Sometimes it’s just a shift I need to make in my thinking. Other times I might need to act so that I can cope with the things that are not mine, but that are impacting on me nevertheless.
Then I look at the what’s mine category and plan out what I can do about it and when, and what I need so I can action that.
Stress management 101 (according to Shelly).
In all my trainings, with hundreds of professionals each year, this is the thing people ask for above all else: How do I write more clearly?
The answer is so simple it’s almost embarrassing: Write the way you speak.
Write the way you speak. In every document.
I don’t care whether the audience is a CEO or board or minister in government or guys on the street or a scientist. I don’t care whether you’re writing a technical specification or a standard or a policy or an email or a website. Just write the way you speak.
You’ll increase your credibility
Research shows that writing more like the way we speak gives us more credibility. It makes us sound smarter. That’s good for our career development, for our brand, for our business outcomes.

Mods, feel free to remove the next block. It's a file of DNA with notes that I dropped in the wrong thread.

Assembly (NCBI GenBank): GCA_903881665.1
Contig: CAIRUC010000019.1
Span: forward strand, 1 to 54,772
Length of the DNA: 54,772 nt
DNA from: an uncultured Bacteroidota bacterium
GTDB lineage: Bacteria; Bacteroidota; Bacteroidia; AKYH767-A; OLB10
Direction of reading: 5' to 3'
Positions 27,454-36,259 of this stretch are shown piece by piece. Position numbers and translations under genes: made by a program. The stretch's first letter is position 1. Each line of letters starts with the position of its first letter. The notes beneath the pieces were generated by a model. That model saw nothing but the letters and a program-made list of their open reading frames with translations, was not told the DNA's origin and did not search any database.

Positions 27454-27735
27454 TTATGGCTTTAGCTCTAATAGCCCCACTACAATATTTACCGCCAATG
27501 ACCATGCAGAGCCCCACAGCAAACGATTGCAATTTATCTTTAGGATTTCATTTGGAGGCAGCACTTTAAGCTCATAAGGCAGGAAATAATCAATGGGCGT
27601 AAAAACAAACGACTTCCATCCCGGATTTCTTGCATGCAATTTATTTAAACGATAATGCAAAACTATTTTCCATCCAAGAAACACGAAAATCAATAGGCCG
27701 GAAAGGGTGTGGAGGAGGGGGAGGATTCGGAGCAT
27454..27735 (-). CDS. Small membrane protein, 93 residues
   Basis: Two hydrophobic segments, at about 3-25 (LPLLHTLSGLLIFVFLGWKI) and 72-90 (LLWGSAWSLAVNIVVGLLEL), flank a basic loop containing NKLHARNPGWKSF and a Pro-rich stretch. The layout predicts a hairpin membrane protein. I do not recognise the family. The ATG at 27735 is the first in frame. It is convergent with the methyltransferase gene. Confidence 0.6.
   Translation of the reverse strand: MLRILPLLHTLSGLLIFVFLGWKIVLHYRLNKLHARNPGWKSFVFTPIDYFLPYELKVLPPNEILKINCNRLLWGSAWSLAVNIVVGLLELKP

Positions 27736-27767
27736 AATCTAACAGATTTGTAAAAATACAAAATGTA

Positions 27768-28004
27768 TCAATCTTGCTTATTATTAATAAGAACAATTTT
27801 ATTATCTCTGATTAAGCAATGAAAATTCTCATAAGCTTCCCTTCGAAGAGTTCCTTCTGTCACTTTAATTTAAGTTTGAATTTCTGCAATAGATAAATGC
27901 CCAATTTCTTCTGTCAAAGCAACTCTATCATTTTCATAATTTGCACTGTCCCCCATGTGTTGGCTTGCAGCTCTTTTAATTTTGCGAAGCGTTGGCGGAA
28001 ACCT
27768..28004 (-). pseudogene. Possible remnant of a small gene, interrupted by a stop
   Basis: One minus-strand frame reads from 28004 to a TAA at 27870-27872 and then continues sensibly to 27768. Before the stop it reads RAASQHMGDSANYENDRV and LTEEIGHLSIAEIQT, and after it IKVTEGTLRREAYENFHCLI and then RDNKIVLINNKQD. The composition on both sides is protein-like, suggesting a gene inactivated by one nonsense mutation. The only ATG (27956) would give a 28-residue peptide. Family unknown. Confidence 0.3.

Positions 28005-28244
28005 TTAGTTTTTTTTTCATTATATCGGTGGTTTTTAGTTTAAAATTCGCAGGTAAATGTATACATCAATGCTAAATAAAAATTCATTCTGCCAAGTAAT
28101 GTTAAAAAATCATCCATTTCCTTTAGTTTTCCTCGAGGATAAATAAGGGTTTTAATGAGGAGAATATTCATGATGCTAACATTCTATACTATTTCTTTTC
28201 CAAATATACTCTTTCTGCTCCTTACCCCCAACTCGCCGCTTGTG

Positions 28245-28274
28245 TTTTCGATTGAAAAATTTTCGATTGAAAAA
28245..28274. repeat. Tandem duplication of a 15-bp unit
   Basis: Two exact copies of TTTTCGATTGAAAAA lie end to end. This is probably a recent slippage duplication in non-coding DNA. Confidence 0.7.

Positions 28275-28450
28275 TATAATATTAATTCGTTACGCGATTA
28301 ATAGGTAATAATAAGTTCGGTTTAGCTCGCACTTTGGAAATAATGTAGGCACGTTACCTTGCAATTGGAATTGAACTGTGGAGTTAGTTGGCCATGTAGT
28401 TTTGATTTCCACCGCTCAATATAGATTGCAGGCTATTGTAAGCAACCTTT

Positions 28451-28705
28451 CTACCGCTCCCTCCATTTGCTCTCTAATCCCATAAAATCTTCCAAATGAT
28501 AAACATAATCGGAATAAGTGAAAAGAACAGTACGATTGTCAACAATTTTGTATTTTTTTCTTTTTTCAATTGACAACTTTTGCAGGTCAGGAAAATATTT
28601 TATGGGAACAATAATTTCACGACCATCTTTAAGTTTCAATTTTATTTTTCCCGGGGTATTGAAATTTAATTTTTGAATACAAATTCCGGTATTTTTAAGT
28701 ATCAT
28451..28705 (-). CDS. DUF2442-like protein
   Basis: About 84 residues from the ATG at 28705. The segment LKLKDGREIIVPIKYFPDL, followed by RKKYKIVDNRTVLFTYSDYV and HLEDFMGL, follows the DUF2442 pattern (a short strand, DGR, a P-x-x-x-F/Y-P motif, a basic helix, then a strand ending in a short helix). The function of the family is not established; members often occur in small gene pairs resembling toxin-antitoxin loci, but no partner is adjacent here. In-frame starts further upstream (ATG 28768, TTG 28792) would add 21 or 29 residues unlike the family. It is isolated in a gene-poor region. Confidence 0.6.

- write using everyday words – use instead of utilise, today instead of on today’s date, we recommend instead of it is recommended
- write the kind of sentence patterns we use for speech – in a nutshell, that’s the active voice over the passive voice (and that’s a whole other article – check out this one while I write mine)
You’ll appear more confident
Confidence sells. It reassures. It stands out. It gets remembered and responded to. Studies support that expressing things confidently gets better outcomes.
- own your statements – say we think, I recommend, you should, not some have observed, it is recommended, should be considered…
- use fewer words – the more words we use, the weaker the message. Think of an EXIT sign. It doesn’t say Consider removing yourself from the building through this orifice in the event of an untimely or unexpected occurrence. It just says EXIT.